New from the College Board:
“Beginning January 1, 2017, the vast majority of students who are approved for and using testing accommodations at their school through a current Individualized Education Program (IEP) or 504 Plan will have those same accommodations automatically approved for taking the SAT®, PSAT™10, PSAT/NMSQT®, SAT Subject Tests™, and AP® Exams. Most private school students with a current, formal school-based plan that meets College Board criteria will also have their current accommodations automatically approved for College Board exams. This streamlined process builds on the College Board’s August 2016 expansion of testing accommodations that can be approved directly by schools without the need for additional documentation.
“Educators, students, and families have asked us to simplify our process, and we’ve listened,” said David Coleman, president and CEO of the College Board. “The school staff knows their students best, and we want to cut down on the time and paperwork needed to submit a testing accommodations request.”
Under this new policy, school testing accommodation coordinators need to answer only two questions when submitting most requests for students: “Is the requested accommodation(s) in the student’s plan?” and “Has the student used the accommodation(s) for school testing?” If the answer is yes to both questions, eligible students can be approved to receive most accommodations on College Board exams. This new process is expected to reduce the approval time for an overwhelming majority of accommodation requests.”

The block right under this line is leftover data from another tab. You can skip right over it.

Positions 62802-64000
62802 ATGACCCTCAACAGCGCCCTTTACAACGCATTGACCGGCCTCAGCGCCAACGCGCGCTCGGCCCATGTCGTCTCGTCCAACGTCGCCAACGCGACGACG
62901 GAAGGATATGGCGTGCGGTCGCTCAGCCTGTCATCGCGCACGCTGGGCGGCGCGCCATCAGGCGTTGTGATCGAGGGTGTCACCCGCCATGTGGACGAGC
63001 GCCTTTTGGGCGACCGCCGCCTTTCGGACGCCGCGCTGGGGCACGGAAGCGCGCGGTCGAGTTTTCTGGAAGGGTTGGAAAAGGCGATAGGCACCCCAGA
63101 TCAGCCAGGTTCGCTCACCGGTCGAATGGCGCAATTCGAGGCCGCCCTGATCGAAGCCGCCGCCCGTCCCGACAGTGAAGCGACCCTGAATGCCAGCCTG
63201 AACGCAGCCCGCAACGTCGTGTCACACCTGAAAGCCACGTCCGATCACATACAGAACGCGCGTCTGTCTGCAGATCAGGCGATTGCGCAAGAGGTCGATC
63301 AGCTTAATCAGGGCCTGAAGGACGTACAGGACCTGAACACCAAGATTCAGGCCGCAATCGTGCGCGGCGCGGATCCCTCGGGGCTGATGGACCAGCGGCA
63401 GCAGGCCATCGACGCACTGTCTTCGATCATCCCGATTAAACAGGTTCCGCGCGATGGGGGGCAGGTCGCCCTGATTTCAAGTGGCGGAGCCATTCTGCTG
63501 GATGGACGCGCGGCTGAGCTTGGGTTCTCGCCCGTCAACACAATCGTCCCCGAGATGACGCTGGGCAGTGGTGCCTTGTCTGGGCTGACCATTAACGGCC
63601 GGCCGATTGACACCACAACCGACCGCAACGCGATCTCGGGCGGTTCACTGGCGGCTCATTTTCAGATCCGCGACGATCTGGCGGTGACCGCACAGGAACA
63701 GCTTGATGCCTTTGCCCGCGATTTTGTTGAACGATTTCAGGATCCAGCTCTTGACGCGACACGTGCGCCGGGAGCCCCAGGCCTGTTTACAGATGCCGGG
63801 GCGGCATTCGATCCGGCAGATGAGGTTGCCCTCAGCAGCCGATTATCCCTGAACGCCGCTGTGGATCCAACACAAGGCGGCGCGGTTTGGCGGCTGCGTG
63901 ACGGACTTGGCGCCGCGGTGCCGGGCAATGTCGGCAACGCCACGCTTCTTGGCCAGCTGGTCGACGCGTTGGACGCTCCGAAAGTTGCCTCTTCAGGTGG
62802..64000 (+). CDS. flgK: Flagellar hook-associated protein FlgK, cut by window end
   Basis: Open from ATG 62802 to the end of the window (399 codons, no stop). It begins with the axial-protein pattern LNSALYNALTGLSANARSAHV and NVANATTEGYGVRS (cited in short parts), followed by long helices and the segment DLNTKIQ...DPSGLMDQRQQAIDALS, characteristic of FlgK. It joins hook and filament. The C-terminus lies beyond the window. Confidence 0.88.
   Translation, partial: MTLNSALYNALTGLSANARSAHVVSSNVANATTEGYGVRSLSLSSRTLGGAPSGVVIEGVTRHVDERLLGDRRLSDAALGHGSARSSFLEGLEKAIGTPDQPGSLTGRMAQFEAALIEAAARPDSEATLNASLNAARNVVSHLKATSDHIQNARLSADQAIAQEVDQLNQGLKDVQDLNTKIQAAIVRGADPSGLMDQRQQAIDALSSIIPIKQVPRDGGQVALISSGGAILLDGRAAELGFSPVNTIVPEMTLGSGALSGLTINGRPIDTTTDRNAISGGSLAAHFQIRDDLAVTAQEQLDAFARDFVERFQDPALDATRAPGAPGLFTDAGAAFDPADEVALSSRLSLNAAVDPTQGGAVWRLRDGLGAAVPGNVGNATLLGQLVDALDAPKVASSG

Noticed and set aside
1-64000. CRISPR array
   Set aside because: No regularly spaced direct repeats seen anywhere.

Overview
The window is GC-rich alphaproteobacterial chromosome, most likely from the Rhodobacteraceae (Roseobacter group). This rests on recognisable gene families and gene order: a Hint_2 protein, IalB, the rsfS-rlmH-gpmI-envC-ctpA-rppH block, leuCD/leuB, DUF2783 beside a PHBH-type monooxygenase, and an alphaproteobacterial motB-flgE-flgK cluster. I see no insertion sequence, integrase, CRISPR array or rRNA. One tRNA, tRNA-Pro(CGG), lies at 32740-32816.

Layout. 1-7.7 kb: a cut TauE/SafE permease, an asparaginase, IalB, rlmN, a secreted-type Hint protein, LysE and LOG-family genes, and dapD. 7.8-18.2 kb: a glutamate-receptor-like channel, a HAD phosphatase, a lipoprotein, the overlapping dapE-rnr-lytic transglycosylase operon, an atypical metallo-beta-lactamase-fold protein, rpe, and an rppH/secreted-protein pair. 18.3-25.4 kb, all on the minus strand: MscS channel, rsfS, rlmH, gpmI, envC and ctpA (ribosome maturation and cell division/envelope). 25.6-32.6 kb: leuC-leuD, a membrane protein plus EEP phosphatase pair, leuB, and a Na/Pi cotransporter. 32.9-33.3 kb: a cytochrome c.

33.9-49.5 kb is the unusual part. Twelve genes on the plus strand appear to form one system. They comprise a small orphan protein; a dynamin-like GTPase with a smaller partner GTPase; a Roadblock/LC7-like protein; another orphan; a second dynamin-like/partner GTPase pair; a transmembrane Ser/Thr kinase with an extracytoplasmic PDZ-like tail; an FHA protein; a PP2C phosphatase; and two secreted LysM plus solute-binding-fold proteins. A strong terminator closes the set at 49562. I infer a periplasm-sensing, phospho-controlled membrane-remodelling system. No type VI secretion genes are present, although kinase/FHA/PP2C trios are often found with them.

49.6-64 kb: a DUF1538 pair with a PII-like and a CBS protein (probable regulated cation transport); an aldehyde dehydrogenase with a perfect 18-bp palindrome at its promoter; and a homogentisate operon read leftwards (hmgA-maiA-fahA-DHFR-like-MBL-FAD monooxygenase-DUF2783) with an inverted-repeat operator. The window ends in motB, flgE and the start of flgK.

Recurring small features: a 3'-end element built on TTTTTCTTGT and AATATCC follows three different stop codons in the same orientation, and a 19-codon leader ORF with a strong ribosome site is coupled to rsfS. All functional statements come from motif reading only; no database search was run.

The statement continues:
“These changes build on the College Board’s recent work to level the playing field for students, including offering students 43% more time per question on the SAT than on the ACT and giving all students access to free, personalized Official SAT Practice on Khan Academy® so they can feel confident and prepared on test day.”
For English Language Learners:
“Effective January 1, 2017, ELL students taking a state-funded SAT during the school day will have access to testing instructions in several native languages and approved word-to-word bilingual glossaries. In the fall of 2017, ELL students taking a state-funded SAT during the school day can also receive extended testing time (up to time and a half) and the opportunity to test in an environment with reduced distractions.
“We welcome these changes. They are the right thing to do to improve access to the SAT and remove barriers for English language learners and students with disabilities,” said Connecticut Commissioner of Education Dianna R. Wentzell. “We have been working with the College Board over the past year on the issue of testing accommodations, and we applaud them for taking steps to make the SAT more accessible to all students.”
The College Board expects to announce in the near future an expansion of these ELL testing supports to students taking the SAT in all states.”
This is a long overdue policy change by the College Board, a change that will hopefully level the playing field for college-bound students with dyslexia. This new policy will make it even more essential that appropriate accommodations are documented in individuals’ school systems. There are many challenges that will continue to affect dyslexic students – among them, the fact that the ACT (different organization from the College Board) has NOT enacted a similar policy, dyscalculia-related issues (‘calculator-free’ section of the SAT, almost non-existent recognition of dyscalculia in public schools), access of most students to appropriate comprehensive diagnostic testing; however, it is a step in the right direction.
Read more from the Washington Post.